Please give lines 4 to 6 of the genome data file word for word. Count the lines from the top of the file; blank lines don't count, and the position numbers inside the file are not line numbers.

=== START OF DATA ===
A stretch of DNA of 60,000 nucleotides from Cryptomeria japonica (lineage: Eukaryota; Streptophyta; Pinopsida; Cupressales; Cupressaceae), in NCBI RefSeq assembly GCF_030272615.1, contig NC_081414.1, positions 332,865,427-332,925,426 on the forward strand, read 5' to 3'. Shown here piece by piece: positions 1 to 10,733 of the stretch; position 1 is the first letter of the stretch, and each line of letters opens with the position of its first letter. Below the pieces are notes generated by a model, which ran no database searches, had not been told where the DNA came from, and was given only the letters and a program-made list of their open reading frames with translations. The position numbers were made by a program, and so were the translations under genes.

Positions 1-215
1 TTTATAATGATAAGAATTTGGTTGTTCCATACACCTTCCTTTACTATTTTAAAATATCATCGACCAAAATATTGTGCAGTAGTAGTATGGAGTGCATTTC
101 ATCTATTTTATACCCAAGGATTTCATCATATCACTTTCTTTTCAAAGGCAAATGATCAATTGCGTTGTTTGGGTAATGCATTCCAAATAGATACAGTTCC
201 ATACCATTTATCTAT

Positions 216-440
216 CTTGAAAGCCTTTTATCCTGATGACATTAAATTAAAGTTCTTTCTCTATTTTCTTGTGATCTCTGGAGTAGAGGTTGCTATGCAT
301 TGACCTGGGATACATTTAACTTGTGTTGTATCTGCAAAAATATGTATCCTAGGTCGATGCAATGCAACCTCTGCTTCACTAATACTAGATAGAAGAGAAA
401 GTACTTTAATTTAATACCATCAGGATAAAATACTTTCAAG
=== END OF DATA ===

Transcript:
101 ATCTATTTTATACCCAAGGATTTCATCATATCACTTTCTTTTCAAAGGCAAATGATCAATTGCGTTGTTTGGGTAATGCATTCCAAATAGATACAGTTCC
201 ATACCATTTATCTAT

Positions 216-440